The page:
Sunday, May 25, 2014

Clothesline Night


For all its virtues, the Internet has a heavy bias for information created after it came into existence.  Some of this is slowly correcting itself.  When I first came online, I discovered that it contained more references to me than to Konrad Lorenz.  This deplorable situation is, I believe, no more.

Other distortions remain.  If you search online for Clothesline Night -- much less Bean Day -- you'll find next to nothing.  But in the Winooski, Vermont, of my youth it was a very big deal indeed, the opening of the season of vandalism centered on Halloween.

And what was Clothesline Night, you ask?  It was the night when boys ran through the neighborhood with knives (all boys had pocketknives then), cutting every clothesline they found in pieces.  It was definitely a Vermont thing.  My family came to Winooski from Schenectady, New York, and found out about this quaint custom their first year there.  Old-timers all knew to take their clotheslines in the night.

I am the most honest of men.  But it appears that I do not have a trustworthy aspect.  Long ago I learned that if I told somebody it was a beautiful day out, they'd grab their umbrella.  This is a cross I've learned to live with.  Occasionally, I make money by betting that I'm telling the truth.

So it was a particular pleasure to discover the following paired items from the Moberly (Missour) Monitor Index of November 19, 1934, in a column titled AROUND TOWN WITH GOETZE JETER:
HERE'S one for you! It was that always-anticipated "Clothesline Night" before Halloween and the (what scientists term “identical”) twin sons of a certain w. k. local family were out for a lark.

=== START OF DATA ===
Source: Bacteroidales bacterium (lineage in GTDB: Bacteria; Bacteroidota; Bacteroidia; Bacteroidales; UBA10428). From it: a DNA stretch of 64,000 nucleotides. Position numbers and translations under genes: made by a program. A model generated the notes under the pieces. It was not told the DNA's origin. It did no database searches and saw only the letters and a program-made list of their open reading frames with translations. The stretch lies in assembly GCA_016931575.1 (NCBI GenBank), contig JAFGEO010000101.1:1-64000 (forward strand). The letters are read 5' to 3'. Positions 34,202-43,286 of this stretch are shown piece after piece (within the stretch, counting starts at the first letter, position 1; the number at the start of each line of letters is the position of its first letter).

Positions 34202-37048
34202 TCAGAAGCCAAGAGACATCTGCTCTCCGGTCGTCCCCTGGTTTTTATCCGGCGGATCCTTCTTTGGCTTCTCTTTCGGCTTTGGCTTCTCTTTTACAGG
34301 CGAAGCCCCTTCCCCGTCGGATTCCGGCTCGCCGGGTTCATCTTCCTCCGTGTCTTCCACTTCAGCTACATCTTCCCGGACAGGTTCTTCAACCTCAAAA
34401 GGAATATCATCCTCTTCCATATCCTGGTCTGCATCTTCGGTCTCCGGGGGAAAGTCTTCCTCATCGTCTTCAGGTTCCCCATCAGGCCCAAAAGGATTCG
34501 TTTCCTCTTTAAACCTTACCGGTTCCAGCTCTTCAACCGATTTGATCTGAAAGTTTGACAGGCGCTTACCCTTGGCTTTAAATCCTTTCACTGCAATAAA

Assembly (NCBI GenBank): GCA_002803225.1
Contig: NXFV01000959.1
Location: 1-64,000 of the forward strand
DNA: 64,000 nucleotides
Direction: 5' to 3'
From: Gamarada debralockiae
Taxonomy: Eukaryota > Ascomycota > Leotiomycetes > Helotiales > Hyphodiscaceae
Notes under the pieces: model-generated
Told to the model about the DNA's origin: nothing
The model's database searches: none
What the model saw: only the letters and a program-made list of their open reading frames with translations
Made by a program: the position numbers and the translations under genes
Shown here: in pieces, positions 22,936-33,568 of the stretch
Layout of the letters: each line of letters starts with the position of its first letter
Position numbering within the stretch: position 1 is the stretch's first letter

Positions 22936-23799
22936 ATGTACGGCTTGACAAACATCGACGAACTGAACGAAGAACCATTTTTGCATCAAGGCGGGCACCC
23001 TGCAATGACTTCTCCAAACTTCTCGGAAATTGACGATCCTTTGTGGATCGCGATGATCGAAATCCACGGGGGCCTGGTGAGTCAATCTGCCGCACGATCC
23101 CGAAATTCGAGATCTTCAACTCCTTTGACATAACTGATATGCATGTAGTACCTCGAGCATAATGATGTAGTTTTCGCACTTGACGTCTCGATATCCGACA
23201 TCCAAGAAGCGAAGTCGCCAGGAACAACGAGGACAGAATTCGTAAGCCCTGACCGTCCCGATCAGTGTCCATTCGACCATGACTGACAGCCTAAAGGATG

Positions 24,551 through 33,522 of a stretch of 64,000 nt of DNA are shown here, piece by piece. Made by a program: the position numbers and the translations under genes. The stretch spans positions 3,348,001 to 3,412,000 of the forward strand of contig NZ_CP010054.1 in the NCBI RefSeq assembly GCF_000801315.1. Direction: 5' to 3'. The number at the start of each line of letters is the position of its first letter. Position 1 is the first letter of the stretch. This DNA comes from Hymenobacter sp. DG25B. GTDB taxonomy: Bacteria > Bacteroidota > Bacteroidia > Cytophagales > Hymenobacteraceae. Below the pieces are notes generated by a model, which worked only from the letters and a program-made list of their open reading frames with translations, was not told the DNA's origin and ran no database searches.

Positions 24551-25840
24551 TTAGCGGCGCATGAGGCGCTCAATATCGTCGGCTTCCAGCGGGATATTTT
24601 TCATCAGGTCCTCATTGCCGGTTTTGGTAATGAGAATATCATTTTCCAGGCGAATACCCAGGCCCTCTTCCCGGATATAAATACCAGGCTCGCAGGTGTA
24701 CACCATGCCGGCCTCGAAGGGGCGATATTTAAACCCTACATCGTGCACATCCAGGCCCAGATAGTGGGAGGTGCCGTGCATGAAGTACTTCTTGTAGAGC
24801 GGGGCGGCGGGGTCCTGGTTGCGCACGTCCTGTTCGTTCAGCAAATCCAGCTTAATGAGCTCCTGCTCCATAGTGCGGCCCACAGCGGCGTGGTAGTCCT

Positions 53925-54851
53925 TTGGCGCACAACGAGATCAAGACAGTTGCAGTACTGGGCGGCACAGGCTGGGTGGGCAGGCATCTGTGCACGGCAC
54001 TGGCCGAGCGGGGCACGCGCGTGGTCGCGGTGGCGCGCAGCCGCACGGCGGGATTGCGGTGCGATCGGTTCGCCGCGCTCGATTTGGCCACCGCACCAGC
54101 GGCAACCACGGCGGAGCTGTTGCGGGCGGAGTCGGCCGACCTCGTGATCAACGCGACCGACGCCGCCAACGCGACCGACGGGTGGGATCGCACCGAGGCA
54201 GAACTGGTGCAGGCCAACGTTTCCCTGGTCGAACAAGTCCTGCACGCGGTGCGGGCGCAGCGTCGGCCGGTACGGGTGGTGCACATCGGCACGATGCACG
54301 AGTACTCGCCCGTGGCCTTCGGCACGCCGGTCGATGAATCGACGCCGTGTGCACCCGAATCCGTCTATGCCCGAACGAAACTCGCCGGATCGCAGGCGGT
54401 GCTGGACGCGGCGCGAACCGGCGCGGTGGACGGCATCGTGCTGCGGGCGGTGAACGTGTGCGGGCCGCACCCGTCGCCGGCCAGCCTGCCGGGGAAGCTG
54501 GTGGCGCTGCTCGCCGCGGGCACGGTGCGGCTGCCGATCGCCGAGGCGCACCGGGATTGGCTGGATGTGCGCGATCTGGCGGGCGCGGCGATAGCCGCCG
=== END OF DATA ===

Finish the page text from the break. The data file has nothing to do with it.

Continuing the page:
Armed with a pocketknife – surreptitiously sneaked out of t h e house – and accompanied by other youngsters of their neighborhood they set off on a snipping expedition. They had grand sport until they reached one south-side residence.
There they encountered a clothesline that defied the pocketknife, It was made of wire.
Temporarily stumped, one of the twins solved the problem. Knocking at the front door he asked if he could borrow a pair of pliers. They were given to him. He retired to the rear of the house, put them into action, returned to the door with them, extended his thanks for their loan very solemnly and disappeared.
And with him – so the dismayed householders discovered the next morning – had gone their coil of clothesline!

EVERY story has a sequel – and this is this one's.
            Knowing the twins well, the householders still can't place the blame for the trick. The appearance of the twins is so similar they haven't yet remembered which one came to their door that night.
            And the twins haven't confessed. As yet!

I share this with you in the hope that somebody else might step forward to share memories of this revered old holiday which, inexplicably, seems to have faded into obscurity.

The explication of Bean Day I shall leave for another time.

Incidentally, I rather like ol' Goetze.  He seems to have been a man with a sense of humor.

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